“I go into the office, I sue the federal government and I go home,” Abbott, then Texas attorney general, said in 2012.
After Biden was sworn into office, Paxton wasted no time in matching Abbott’s aggressive pace.
Immigration has been a particularly contentious battlefront in the Texas v. Biden legal wars. But the state been successful on other fronts as well, including in vaccine mandate litigation, where Texas secured rulings blocking Biden vaccine rules for certain health care workers and for employees of the Head Start program for young children.
Texas’ legal record has been shaped by where it files its cases. More than a dozen of the lawsuits the state has brought against the administration have been filed in district court divisions where cases are divided between just two judges – or even mostly assigned to just one judge.
In addition to the Remain in Mexico case, Kacsmaryk has overseen Texas cases challenging vaccine mandates, the gender identity guidance issued by the US Equal Employment Opportunity Commission and the administration’s limits on the use of Covid-19 relief funds for tax cuts.
Another Trump appointee, Judge Drew Tipton, is assigned almost all the civil cases filed in Victoria, Texas, as he is the division’s only active judge. He halted a deportation moratorium that Biden tried to implement at the beginning of his presidency and has frozen Biden’s efforts to rework the government’s immigration enforcement priorities. He is overseeing the state’s challenge to Biden’s minimum wage hike for federal workers, after Texas and two other GOP states filed the case in Victoria last month.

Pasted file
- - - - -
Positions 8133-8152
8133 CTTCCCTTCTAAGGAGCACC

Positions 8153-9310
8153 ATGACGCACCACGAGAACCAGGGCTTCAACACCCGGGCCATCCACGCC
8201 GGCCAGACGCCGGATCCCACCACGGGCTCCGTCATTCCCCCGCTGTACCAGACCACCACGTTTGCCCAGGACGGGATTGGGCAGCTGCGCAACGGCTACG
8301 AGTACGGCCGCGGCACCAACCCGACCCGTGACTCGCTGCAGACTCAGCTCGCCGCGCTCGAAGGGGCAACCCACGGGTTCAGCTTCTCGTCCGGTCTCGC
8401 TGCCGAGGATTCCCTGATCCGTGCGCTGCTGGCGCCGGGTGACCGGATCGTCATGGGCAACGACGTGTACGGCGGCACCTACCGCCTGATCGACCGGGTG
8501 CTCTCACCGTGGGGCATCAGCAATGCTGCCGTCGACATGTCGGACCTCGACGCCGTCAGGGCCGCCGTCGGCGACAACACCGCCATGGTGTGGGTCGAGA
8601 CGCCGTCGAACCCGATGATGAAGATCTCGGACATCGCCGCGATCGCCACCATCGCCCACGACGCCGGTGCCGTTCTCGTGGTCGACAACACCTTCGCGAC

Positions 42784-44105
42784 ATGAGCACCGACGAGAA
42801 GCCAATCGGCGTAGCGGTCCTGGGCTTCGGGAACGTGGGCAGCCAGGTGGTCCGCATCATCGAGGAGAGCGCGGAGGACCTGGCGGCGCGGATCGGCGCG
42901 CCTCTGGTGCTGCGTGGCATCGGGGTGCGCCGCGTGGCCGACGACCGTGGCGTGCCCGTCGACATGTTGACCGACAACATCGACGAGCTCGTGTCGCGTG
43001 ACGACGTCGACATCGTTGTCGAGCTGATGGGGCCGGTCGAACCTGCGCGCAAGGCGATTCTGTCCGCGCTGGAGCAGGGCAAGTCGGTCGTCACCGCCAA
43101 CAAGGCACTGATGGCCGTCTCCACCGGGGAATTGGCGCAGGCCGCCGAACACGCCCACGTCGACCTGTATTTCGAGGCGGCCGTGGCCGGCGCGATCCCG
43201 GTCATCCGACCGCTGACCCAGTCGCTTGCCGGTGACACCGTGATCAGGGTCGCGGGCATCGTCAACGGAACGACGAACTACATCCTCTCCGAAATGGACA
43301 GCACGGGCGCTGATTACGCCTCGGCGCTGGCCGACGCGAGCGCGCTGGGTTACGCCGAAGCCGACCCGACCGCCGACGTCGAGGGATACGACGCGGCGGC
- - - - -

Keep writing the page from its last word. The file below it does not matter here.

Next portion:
The Fort Worth division of Texas’ Northern District is also a go-to forum for lawsuits against the Biden administration, as 90% of the cases filed there are assigned to either Judge Mark Pittman, a Trump appointee, or Judge Reed O’Connor, a George W. Bush appointee with a very conservative reputation. O’Connor ruled in favor of Navy SEALs who had sought a religious exemption to the military’s vaccine mandate and has been assigned a case Texas filed in Fort Worth targeting the administration’s mask mandate for air travel.
Almost all civil cases filed in Galveston, Texas, are assigned to Trump appointee Judge Jeffrey V. Brown, who recently blocked Biden’s vaccine mandate for federal employees (a decision issued in a privately brought lawsuit). Brown was also presiding over Texas’ challenge to Biden’s vaccine requirements for federal contractors.
The pattern of targeting courts with this assignment setup is not new with the Biden administration; when it was deployed in the Obama era (when, for instance, O’Connor struck down Obama immigration initiatives and policies concerning transgender rights), it attracted the scrutiny of legal scholars. About a third of the district courts in the country have divisions where one or two judges hear all the cases brought in those divisions, according to a 2018 law review article examining the pattern.
“I kind of thought that maybe when all the attention started being drawn to this issue that some of the courts might try to do something about it,” the article’s author, Alex Botoman, told CNN. “But it doesn’t really seem like they have.”
While Democratic attorneys general and their allies were strategic in where they filed cases too, the legal opposition to Trump often ran through courts, like the Northern District of California, where any number of judges could be assigned a case, but all of the judges on the court are appointees of Democrats.
“It’s more of a shopping by the district as opposed to granularly, within the district, shopping for an individual judge,” Botoman said.